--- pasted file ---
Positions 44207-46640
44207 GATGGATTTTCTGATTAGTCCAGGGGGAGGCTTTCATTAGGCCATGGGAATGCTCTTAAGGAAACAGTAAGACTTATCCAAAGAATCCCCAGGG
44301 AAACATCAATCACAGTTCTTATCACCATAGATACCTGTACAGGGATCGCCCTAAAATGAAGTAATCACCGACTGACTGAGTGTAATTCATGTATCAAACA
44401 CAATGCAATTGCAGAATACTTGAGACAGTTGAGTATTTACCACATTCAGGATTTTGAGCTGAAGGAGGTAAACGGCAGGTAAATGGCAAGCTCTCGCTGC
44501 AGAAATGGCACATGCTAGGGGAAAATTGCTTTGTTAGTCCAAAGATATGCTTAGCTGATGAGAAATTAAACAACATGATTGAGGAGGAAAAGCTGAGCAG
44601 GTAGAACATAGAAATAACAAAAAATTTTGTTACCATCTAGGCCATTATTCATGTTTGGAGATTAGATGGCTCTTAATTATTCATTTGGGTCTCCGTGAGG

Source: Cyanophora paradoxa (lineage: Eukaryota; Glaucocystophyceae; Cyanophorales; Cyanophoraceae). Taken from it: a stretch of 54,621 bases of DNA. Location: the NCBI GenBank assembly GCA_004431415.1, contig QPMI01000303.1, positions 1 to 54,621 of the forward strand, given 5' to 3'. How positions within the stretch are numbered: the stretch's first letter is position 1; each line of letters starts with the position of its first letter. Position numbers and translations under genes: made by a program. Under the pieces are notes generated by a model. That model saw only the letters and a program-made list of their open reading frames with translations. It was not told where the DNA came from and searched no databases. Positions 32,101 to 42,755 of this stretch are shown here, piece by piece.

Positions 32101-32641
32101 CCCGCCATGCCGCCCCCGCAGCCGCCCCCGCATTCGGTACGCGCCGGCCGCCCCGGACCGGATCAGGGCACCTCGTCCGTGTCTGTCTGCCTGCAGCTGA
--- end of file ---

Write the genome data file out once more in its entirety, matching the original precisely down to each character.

Positions 44207-46640
44207 GATGGATTTTCTGATTAGTCCAGGGGGAGGCTTTCATTAGGCCATGGGAATGCTCTTAAGGAAACAGTAAGACTTATCCAAAGAATCCCCAGGG
44301 AAACATCAATCACAGTTCTTATCACCATAGATACCTGTACAGGGATCGCCCTAAAATGAAGTAATCACCGACTGACTGAGTGTAATTCATGTATCAAACA
44401 CAATGCAATTGCAGAATACTTGAGACAGTTGAGTATTTACCACATTCAGGATTTTGAGCTGAAGGAGGTAAACGGCAGGTAAATGGCAAGCTCTCGCTGC
44501 AGAAATGGCACATGCTAGGGGAAAATTGCTTTGTTAGTCCAAAGATATGCTTAGCTGATGAGAAATTAAACAACATGATTGAGGAGGAAAAGCTGAGCAG
44601 GTAGAACATAGAAATAACAAAAAATTTTGTTACCATCTAGGCCATTATTCATGTTTGGAGATTAGATGGCTCTTAATTATTCATTTGGGTCTCCGTGAGG

Source: Cyanophora paradoxa (lineage: Eukaryota; Glaucocystophyceae; Cyanophorales; Cyanophoraceae). Taken from it: a stretch of 54,621 bases of DNA. Location: the NCBI GenBank assembly GCA_004431415.1, contig QPMI01000303.1, positions 1 to 54,621 of the forward strand, given 5' to 3'. How positions within the stretch are numbered: the stretch's first letter is position 1; each line of letters starts with the position of its first letter. Position numbers and translations under genes: made by a program. Under the pieces are notes generated by a model. That model saw only the letters and a program-made list of their open reading frames with translations. It was not told where the DNA came from and searched no databases. Positions 32,101 to 42,755 of this stretch are shown here, piece by piece.

Positions 32101-32641
32101 CCCGCCATGCCGCCCCCGCAGCCGCCCCCGCATTCGGTACGCGCCGGCCGCCCCGGACCGGATCAGGGCACCTCGTCCGTGTCTGTCTGCCTGCAGCTGA